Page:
The Tasmanian native hen has brown plumage, gray legs, bright red eyes, and a yellow bill.

How cute are they?

The Tasmanian native hens, with their sleek brown plumage and gray legs, can look equal parts intimidating and cute.

How do they communicate?

The Tasmanian native hens live in groups of two to five and are known to protect their territory from other birds with their loud bird call. They have 14 separate calls, ranging from loud rasping sounds to a high-pitched alarm call. They also flick their tails to warn others in the group of potential danger.

How big is a Tasmanian native hen?

The Tasmanian native hens can range from 17-20 in (43-51 cm) in length and can have a height of 17.7 in (45 cm). They are just a little bigger in length than the common moorhen.

How fast can a Tasmanian native hen fly?

This species cannot fly at all as they are flightless birds but they are supported by their strong and sturdy legs that enable them to run at high speeds. They are also considered great swimmers.

How much does a Tasmanian native hen weigh?

This flightless bird is a heavy-bodied creature and can weigh around 2.6-2.8 lb (1.2-1.3 kg), and thus, are two times heavier than a harlequin duck.

What are the male and female names of the species?

There are no specific names for the male and female birds of this species.

What would you call a baby Tasmanian native hen?

A baby Tasmanian native hen can be called a chick. They are fuzzy and black in color. When they grow a little more but are not mature adults yet, they can be called juveniles. These juveniles remain in the territory they were born in for about a year before separating from the other adults to make their own territory.

What do they eat?

This bird species is herbivorous and feeds on grasses, herbs, seeds, and sometimes insects. They prefer grazing on a pasture that has already been grazed on before by other species. Thus, the introduction of agricultural cultivation, clear areas, and other species like cattle and rabbits,  has helped improve the availability of food for these flightless birds. Years ago, before European settlement, this clearing of land would have been done by the Indigenous practice of burning the land to provide more feeding grounds to mammals.

Are they dangerous?

This species of bird is not known to be particularly dangerous to human beings. They will violently fight other birds for invading their territory or breeding area in order to protect their eggs and nest but are known to be shy and nervous when approached by humans in their natural habitat.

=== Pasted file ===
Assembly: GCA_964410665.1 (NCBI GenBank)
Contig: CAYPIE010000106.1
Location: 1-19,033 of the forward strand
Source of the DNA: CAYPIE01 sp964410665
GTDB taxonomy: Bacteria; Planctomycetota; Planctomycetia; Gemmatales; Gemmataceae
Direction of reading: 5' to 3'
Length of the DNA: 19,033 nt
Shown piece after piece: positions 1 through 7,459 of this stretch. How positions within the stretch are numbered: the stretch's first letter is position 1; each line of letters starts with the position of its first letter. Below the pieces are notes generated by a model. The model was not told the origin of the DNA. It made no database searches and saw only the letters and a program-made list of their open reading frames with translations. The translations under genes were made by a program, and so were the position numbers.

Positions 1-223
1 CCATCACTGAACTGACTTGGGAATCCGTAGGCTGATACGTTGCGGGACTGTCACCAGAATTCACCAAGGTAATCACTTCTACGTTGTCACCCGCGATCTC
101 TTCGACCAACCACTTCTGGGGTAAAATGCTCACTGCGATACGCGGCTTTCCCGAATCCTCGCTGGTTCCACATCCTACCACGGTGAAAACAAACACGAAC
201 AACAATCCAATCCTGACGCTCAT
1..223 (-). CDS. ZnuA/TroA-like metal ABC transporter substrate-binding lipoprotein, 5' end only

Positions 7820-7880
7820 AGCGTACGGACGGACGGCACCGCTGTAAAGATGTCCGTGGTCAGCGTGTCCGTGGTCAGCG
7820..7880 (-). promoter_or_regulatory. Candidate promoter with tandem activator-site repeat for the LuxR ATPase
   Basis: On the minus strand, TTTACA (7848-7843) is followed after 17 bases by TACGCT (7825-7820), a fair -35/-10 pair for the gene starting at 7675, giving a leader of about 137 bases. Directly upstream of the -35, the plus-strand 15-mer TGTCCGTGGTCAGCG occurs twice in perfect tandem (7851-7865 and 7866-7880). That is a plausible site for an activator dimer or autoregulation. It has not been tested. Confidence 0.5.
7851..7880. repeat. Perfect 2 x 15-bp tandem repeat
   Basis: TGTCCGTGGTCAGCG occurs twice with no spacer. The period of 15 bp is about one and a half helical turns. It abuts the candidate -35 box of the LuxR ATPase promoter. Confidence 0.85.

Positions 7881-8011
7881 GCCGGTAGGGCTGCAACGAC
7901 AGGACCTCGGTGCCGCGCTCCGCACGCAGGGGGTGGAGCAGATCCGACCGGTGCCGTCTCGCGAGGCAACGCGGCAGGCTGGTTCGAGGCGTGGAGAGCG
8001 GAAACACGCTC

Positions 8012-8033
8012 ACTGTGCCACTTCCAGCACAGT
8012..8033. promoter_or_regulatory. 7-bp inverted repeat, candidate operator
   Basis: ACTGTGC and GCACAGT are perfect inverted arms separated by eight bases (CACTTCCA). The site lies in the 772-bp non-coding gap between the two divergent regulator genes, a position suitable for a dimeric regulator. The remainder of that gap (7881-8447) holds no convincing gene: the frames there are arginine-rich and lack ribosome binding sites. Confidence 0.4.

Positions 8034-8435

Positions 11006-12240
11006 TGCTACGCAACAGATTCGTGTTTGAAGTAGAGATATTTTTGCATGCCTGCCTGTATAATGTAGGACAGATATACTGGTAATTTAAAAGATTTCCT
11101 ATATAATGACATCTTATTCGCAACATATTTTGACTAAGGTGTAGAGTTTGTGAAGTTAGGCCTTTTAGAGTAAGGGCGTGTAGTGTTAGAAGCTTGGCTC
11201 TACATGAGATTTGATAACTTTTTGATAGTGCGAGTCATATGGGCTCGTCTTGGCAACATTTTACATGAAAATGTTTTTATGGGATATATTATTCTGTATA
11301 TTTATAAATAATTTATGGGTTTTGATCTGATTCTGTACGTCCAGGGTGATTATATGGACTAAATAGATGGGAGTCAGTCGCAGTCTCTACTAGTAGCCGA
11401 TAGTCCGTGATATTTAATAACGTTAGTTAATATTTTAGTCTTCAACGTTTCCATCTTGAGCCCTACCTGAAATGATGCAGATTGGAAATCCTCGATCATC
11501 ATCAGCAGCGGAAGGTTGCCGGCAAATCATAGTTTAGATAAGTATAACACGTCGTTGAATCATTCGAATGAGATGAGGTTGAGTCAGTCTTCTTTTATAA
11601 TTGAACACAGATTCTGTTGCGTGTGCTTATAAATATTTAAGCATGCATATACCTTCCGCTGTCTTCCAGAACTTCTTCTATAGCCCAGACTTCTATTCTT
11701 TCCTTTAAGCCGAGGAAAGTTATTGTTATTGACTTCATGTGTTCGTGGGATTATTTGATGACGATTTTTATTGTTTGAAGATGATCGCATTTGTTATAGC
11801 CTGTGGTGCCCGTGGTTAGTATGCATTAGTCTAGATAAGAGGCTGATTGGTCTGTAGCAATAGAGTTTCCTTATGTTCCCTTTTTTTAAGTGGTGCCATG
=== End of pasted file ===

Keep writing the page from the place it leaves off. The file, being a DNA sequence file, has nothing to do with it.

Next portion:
Would they make a good pet?

They are a protected species under Tasmanian Legislation, so therefore it is illegal to have these animals as pets. However, the only people who can obtain a special permit to keep them are landowners who need to prevent the destruction of crops. But, Recreational Game Licences are not given in the case of Tasmanian Native Hens.

Did you know...

This species of Tasmanian endemic birds would give anyone the impression that their numbers in their small range would be declining. However, the habit of these birds to feed on pastures and seeds has helped their population so much that they are sometimes considered an agricultural pest!

How fast can a native hen run?

Although flightless, these birds have the capability to run at high speeds of 30 mph (48 kph). They do so while spreading their wings, which helps them balance their body better while running, and also enables them to make quick and sharp turns if they are being chased by a predator.

Are native hens protected in Tasmania?

Some years ago, the Tasmanian native hen was one of the only four species of birds endemic to Tasmania out of a total of 12 birds endemic to Tasmania, that were not protected under legislation. However, it is now listed as protected under the island state's Nature Conservation Act, 2002, along with most of the 12 species endemic to Tasmania.

Here at Kidadl, we have carefully created lots of interesting family-friendly animal facts for everyone to discover! Learn more about some other birds from our African pygmy goose facts or Australian pelican interesting facts pages.

You can even occupy yourself at home by coloring in one of our free printable French hen coloring pages.

We Want Your Photos!
We Want Your Photos!

We Want Your Photos!

Do you have a photo you are happy to share that would improve this article?
Email your photos

More for You

See All

Written by Oluwatosin Michael

Bachelor of Science specializing in Microbiology

Oluwatosin Michael picture

Oluwatosin MichaelBachelor of Science specializing in Microbiology

With a Bachelor's in Microbiology from the Federal University of Agriculture, Abeokuta, Ogun State, Oluwatosin has honed his skills as an SEO content writer, editor, and growth manager. He has written articles, conducted extensive research, and optimized content for search engines. His expertise extends to leading link-building efforts and revising onboarding strategies. 

Read full bio >
Read the DisclaimerFact Correction